A Journal Of The Dark Arts
The Three Faces Of Janice is the soundtrack for a psychological, pastoral euro-trash giallo from 1977, all blurred lens and cult fornication in the fields. Or it would be, anyway, if it existed.
Living in modern times can be both a blessing a curse for the hardened horror lover. On one hand, we have more access to life-changing, mind-melting, world-class art from all over the world and throughout history, usually available at our bloody fingertips. There can be a bit of a feeling of having “seen it all/done it all,” of being sick with experience. It’s easy to feel like we’ve unearthed every nook, cranny, and crevice; that we’re simply watching re-runs, remakes, and re-watching our favorites. It can be a bit of a dry, dusty sensation, especially when we’re launching into the spookiest time of year.
Reissue labels, crate diggers, obscurantists, cinephiles and bibliophiles keep us engaged, however. Companies like Finders Keepers, Light In The Attic, Death Waltz Records, Burning Witches Records, Buried Treasure Records, and One Way Static remind us there is a vast universe of under-appreciated horror movies, music, and books to be explored, opening up a vein of rich red inspiration.
The Three Faces Of Janice is the soundtrack for 1977’s pastoral giallo erotic thriller by famed electronic wizard Klaus Morlock. Or it would be, however, if Lupus Pictures Ltd. and director Claudio Ascerbi had actually existed. Or maybe they did, and there’s just no record of them?
If yr a Forestpunk regular, you may be familiar with the dense, beguiling world of Klaus Morlock already. We’ve been infatuated with their authentic anachronisms and dense post-modern mythology from the very start, being fully in-line with the hauntological current of authentic anachronism, buried histories, social archaeology, and lost culture.
We hate to give the trick away, but the slightest amount of armchair investigation quickly reveals no trace of Klaus Morlock, Claudio Ascerbi, or The Three Faces Of Janice. You’d never suspect the likely modern origins of Morlock’s time-bending forgery, so thorough and detailed is the historical re-enactment. The Three Faces Of Janice sounds exactly like some lost treasure of psychotronic Eurotrash sleaze.
As all 70s horror movies should, The Three Faces Of Janice starts off with a banging theme, hinting at action and adventure, some of which will, no doubt, be beneath the sheets. “Midnight Tryst” sets the scene in earnest, with its soft-focus guitar arpeggios and Mellotron flutes. Janice is here revealed as some moonlit nymphet, perhaps spied bathing in a darkened pond. It’s a lovely melody, on top of being entirely historically accurate.
Things take a turn for the sinister with “Pastoral Epiphany,” with its moody, mysterious Fender Rhodes, open and questing, refusing to resolve, shot-through with bird calls and field recordings. It slowly fades into a dark corridor of whispers and dark echoes, seamlessly segueing into the first true, proper horrorscore “Hooded Figures.” Here, it seems, the plot becomes obvious. Like so many of the great Folk Horror films, Janice seems to be bait, luring you deep into the mysteries. In this way, she acts as psychopomp, leading us into the Underworld, a land of shifting shapes and ill-defined boundaries.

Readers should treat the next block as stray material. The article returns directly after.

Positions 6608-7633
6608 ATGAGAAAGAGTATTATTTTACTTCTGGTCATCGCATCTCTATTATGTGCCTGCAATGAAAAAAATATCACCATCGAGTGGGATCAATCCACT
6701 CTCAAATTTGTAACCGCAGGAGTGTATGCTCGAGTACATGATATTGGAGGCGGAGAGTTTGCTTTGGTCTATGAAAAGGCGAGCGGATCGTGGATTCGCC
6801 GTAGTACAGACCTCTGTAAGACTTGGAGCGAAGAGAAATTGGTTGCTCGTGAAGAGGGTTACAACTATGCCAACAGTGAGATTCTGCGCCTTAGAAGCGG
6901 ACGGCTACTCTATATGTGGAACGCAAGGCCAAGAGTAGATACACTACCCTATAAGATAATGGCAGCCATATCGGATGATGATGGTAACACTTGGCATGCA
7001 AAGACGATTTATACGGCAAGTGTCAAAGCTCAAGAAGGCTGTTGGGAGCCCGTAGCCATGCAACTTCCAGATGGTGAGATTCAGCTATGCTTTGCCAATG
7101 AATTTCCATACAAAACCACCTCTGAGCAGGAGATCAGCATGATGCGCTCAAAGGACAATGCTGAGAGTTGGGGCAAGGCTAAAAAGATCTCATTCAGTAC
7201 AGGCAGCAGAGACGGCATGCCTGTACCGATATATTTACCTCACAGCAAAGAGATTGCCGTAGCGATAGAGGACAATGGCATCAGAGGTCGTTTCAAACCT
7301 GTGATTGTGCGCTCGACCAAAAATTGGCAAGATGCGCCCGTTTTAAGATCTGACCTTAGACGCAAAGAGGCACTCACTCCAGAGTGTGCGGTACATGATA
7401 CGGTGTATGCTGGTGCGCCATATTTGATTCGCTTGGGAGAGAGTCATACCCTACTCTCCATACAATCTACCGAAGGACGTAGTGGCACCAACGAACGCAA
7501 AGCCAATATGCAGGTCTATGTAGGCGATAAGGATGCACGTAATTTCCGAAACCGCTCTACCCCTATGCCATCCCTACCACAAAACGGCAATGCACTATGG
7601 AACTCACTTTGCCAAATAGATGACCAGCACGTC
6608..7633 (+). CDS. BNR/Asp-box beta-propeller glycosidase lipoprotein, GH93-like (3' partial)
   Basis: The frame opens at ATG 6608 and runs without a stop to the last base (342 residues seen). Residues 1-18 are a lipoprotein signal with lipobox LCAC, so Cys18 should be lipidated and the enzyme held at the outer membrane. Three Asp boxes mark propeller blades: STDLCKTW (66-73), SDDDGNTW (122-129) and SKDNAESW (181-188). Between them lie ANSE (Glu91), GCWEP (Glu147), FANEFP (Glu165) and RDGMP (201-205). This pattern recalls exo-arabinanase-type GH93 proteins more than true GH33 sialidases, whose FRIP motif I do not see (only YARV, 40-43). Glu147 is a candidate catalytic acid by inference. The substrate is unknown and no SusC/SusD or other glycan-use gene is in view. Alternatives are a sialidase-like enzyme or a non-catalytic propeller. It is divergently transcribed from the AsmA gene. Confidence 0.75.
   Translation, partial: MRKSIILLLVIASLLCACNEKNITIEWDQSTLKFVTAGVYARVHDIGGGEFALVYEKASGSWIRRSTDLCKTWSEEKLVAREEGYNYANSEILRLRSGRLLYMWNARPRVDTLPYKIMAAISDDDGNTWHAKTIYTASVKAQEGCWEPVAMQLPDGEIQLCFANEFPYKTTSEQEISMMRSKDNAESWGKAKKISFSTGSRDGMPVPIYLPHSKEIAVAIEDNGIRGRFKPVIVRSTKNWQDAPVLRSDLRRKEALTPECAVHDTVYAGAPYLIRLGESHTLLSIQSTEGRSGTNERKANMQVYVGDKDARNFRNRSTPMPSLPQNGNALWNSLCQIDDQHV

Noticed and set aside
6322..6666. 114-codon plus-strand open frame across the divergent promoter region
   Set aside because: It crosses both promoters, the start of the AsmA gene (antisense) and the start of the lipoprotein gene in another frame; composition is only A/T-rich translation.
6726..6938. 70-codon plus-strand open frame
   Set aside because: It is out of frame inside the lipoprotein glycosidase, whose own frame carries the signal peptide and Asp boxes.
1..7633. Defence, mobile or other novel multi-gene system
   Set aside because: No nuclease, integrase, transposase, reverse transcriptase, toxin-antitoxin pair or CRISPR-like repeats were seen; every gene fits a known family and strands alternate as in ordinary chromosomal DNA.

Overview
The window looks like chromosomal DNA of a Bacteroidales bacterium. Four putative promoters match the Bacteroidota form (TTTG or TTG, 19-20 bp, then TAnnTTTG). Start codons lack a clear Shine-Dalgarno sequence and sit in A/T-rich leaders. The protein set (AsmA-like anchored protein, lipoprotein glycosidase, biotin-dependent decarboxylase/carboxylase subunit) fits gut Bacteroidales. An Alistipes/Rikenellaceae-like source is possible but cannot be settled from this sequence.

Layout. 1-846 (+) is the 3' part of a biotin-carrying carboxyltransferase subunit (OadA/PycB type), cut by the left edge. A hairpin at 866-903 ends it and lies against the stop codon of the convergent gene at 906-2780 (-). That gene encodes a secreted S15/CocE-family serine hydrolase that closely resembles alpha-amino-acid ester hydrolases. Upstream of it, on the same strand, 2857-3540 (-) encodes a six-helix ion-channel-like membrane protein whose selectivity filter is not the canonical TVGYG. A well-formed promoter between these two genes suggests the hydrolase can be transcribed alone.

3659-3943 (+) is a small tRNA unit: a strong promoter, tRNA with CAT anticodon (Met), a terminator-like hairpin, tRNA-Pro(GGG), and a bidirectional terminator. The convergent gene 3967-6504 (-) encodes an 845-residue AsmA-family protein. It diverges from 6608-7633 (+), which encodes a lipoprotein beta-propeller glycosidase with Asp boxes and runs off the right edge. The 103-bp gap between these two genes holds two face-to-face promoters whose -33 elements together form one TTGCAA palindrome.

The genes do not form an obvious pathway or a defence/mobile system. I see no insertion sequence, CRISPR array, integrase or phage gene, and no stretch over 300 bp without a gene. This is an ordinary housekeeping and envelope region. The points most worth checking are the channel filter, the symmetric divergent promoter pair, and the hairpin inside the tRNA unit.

We wonder if the name The Three Faces Of Janice itself is a nod to Morlock’s hidden motivations. The name ‘Janice,’ for starters, recalls the two-faced Roman God Janus, ruler of the thresholds, seer of past, present, and future. In her depiction as a Triple Goddess, Janice also invokes the Goddess Hecate, The Goddess Of Witchcraft and Ghosts, Guardian of the Crossroads and patron saint of dogs. She recalls Hecate’s role as Tri Via, the Roman god of the Crossroads, who knows where you’ve been and what’s to come. It also brings to mind Janus Films, the company behind the legendary Criterion Collection. Finally, the name itself brings to mind The Three Faces Of Eve, with its tale of madness of hidden personalities.
Taken together, a narrative begins to reveal itself. A young nymphet becomes The High Priestess, leading the listener into a world beyond logic and reason.
In Klaus Morlock’s twilit kingdom, record collecting and digging through mouldering obscure films becomes an act of devotion, crate-diggers and midnight movie mavens half-mad on fungal dust and crimson epiphany. He offers us a thread through the postmodern labyrinth, guiding us back to the strange, dark heart of mystery and imagination, from a time before absolutely everything existed online.
A heads up, we’re endeavoring to bring you as much horror, Halloween, and autumnal magick as possible for the most magickal time of year! We’ll be delving into as many horror-related aesthetics, history, and philosophy as possible, in the series 31 Days Of Horror. Follow Forestpunk, Bitstar, and Mastering Modernity for music, art, graphic design, visual culture, interesting facts, and history about our favorite month of the year! Follow along, let us know what you think, and any horror movies, music, books, comics, art, graphic design, or physical products you’d like us to share!
Got something horror-related in or around Portland or the greater Pacific Northwest? Get in touch if you’d like us to help spread the word!
Want to support Forestpunk? Every donation allows us to further spread our mad magickal mission!